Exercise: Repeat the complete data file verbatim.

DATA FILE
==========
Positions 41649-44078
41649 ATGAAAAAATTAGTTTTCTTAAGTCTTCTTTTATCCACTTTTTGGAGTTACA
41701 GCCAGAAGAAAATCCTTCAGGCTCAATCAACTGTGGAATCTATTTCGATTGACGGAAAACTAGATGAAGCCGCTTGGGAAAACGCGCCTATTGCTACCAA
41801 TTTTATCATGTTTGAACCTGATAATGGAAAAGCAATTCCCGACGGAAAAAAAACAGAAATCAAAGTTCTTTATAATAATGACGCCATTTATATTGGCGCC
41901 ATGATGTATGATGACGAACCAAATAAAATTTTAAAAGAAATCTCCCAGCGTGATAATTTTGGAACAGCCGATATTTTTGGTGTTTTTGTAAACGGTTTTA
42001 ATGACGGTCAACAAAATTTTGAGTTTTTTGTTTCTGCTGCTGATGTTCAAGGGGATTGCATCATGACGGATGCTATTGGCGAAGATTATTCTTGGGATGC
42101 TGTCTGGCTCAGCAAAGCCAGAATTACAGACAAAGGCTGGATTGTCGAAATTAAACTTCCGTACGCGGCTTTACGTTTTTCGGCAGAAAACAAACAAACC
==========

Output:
Positions 41649-44078
41649 ATGAAAAAATTAGTTTTCTTAAGTCTTCTTTTATCCACTTTTTGGAGTTACA
41701 GCCAGAAGAAAATCCTTCAGGCTCAATCAACTGTGGAATCTATTTCGATTGACGGAAAACTAGATGAAGCCGCTTGGGAAAACGCGCCTATTGCTACCAA
41801 TTTTATCATGTTTGAACCTGATAATGGAAAAGCAATTCCCGACGGAAAAAAAACAGAAATCAAAGTTCTTTATAATAATGACGCCATTTATATTGGCGCC
41901 ATGATGTATGATGACGAACCAAATAAAATTTTAAAAGAAATCTCCCAGCGTGATAATTTTGGAACAGCCGATATTTTTGGTGTTTTTGTAAACGGTTTTA
42001 ATGACGGTCAACAAAATTTTGAGTTTTTTGTTTCTGCTGCTGATGTTCAAGGGGATTGCATCATGACGGATGCTATTGGCGAAGATTATTCTTGGGATGC
42101 TGTCTGGCTCAGCAAAGCCAGAATTACAGACAAAGGCTGGATTGTCGAAATTAAACTTCCGTACGCGGCTTTACGTTTTTCGGCAGAAAACAAACAAACC